In truth, our modest train might as well have been a football special, league of nations-style, the two carriages awash with the colours and languages and accents of Colombia, the USA, Japan, Nigeria and a host of other Copa do Mundo competitors. On the morning that was in it, a few of the passengers were on the dawn run out of a different necessity to mine: the Nigerian man had a plane to catch later that day to Brasilia where, sadly for him, his team would be eliminated by France; the Americans were bound for Salvador and what would prove to be a truly epic match against Belgium that would leave them emotionally drained but proudly defiant in defeat.

Two guys from Japan were going nowhere but home, their team having finished bottom of their qualifying group with a solitary point, and they were now growing increasingly anxious at a short but unexplained delay in getting our journey under way — understandably so, since they had a flight to Tokyo to catch that evening.

In common with so many of their compatriots on the international tourist trail, they were heavily laden down with expensive camera equipment, most palpably ignoring the commonsense advice for visitors to Rio about the wisdom of making yourself look as untouristy as possible.

Under the circumstances, I thought it charitable not to further burden them with the details of a conversation I’d had with an English-speaking taxi driver down at Copacabana earlier in the week. He hadn’t, he’d said at first, witnessed any serious violence during the World Cup. But then he remembered something.

In fact, yes, there had been one incident: close to Santos Dumont airport. As he raced by in his cab, he’d caught a glimpse of two Asian tourists being held up by a couple of muggers who either had guns concealed under their jackets or were doing a very convincing job of making it look like they had. And this at around five in the afternoon.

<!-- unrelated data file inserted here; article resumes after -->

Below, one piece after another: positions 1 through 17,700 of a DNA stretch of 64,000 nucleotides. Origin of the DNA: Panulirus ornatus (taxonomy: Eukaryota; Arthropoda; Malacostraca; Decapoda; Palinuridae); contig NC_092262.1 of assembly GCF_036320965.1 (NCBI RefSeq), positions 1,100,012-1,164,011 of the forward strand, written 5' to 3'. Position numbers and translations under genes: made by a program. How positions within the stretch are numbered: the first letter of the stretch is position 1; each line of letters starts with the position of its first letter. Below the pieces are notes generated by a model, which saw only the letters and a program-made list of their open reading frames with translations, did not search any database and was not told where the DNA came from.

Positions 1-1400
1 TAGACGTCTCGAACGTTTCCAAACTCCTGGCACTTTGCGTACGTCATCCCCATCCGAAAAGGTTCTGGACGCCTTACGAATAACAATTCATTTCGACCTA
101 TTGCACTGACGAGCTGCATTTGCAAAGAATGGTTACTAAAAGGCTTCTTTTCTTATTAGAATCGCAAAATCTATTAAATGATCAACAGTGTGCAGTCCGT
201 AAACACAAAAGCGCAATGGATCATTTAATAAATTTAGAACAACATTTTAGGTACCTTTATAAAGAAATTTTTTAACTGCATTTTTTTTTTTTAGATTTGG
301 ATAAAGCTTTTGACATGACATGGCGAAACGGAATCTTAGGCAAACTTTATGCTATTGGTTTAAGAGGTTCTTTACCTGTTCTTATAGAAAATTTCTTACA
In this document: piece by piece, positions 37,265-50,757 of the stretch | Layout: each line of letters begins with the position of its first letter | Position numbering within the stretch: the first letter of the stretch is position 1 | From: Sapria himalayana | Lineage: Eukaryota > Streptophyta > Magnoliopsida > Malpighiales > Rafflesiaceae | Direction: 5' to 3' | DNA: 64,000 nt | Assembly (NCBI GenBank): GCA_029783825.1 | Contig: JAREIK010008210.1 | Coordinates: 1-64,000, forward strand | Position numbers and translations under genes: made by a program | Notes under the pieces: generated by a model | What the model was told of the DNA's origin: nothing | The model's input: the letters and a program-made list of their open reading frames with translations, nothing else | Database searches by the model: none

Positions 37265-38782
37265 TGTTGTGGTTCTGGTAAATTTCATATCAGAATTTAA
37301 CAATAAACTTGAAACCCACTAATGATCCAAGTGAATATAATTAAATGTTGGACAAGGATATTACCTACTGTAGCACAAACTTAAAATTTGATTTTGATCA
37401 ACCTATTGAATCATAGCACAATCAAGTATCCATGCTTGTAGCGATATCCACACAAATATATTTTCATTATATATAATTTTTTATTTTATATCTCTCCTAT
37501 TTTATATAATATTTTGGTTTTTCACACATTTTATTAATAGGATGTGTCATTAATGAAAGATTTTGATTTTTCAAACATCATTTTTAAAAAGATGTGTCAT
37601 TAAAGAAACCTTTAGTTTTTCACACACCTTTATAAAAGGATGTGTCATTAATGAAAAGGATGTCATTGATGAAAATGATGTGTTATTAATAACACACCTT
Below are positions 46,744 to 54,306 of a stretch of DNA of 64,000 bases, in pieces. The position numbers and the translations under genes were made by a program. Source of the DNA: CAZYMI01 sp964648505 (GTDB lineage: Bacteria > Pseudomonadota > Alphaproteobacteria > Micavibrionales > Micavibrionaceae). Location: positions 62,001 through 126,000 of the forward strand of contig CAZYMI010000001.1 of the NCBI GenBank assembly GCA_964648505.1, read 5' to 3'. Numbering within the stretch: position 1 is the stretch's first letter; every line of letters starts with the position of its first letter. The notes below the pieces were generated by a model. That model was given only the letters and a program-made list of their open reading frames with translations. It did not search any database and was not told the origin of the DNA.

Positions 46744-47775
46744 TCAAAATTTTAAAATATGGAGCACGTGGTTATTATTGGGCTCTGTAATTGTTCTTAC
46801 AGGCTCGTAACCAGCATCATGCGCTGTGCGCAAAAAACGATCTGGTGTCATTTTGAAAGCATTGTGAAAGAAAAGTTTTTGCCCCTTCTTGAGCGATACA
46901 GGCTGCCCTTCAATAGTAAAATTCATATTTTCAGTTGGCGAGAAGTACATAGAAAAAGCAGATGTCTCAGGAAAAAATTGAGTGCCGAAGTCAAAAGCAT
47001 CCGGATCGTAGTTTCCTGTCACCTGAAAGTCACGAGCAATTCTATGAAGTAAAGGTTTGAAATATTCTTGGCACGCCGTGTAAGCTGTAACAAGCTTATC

Happily, there were no such worries to darken the mood of our merry band as the train chugged up the lushly forested slope of Corcovado, an occasional opening in the trees offering tantalising previews of the crowning ‘boa vista’ to come and, as light suddenly flooded the carriage, extracting involuntary ‘wows’ from everyone on board.

But the real scenic fireworks are reserved for the very top where you can walk around the base of the statue and, quite simply, have the eyes sucked out of your head by a 360 degree view of what its residents call the ‘cidade maravilhos’ — the ‘marvellous city’ — in all its glory.

And, in our case, in all its morning glory, which meant that as well as dizzying views away to the great hump of the Sugarloaf mountain and the beaches of Copacabana and Ipanema, not to mention, down below us, the Maracana itself, we were treated to the added magical effect of the ascending sun breaching a bank of low cloud to turn the water in the bay into shimmering gold.

Like my own native Dublin — and I had to chuckle at the almost impertinence of the thought — Rio is a city blessed by its location between the mountains and the sea.

But there the similarities end and, well, the superlatives begin.

I simply cannot imagine that there can be a more stunning city view anywhere else in the world than the one which unfolds beneath the feet of the swooning visitor to the summit of Corcovado.

And as I turned away from the fans — posing with national flags and arms outstretched in imitation of Christo Redentor towering above them — and took in the sensational panorama one last time before heading back down, I thought of ‘Conao’ — ‘Big Con’, as they’d have it in Portuguese — and wished once again for his company.

And even more for his gift with words.